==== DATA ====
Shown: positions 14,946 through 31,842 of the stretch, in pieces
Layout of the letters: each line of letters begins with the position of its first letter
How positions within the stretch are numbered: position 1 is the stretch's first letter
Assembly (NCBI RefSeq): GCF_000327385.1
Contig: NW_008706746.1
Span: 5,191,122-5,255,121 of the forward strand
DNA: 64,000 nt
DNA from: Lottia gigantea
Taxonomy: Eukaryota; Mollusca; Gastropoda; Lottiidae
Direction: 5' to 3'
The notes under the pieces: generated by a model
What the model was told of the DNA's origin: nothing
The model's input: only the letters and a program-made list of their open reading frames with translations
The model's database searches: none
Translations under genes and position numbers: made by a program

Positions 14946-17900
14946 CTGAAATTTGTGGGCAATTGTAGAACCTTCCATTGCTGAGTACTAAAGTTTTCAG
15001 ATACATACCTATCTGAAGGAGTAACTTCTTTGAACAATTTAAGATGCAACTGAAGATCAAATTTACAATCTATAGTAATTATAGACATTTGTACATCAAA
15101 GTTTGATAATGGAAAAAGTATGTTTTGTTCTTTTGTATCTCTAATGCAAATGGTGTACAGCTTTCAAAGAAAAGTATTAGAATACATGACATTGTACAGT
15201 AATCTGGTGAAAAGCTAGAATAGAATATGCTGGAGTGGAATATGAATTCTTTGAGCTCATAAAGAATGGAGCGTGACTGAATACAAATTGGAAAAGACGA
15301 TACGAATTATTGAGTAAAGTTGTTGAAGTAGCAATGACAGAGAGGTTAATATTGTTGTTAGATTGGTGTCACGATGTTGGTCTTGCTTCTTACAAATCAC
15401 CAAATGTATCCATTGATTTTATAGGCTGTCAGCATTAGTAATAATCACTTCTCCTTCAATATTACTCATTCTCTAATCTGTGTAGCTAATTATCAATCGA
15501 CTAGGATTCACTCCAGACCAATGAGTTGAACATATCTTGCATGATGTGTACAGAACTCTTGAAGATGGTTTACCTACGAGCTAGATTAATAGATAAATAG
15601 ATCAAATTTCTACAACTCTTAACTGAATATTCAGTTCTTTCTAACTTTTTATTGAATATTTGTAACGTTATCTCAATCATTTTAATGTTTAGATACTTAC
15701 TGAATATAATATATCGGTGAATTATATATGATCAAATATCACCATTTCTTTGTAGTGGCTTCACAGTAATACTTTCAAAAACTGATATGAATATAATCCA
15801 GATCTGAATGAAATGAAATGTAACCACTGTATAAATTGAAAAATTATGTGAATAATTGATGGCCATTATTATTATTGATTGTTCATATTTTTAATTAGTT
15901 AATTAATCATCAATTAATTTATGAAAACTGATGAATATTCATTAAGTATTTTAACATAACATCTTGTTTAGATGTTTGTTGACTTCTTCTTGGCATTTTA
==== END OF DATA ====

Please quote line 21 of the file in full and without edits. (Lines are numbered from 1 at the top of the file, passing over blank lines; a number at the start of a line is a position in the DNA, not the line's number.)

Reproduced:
15301 TACGAATTATTGAGTAAAGTTGTTGAAGTAGCAATGACAGAGAGGTTAATATTGTTGTTAGATTGGTGTCACGATGTTGGTCTTGCTTCTTACAAATCAC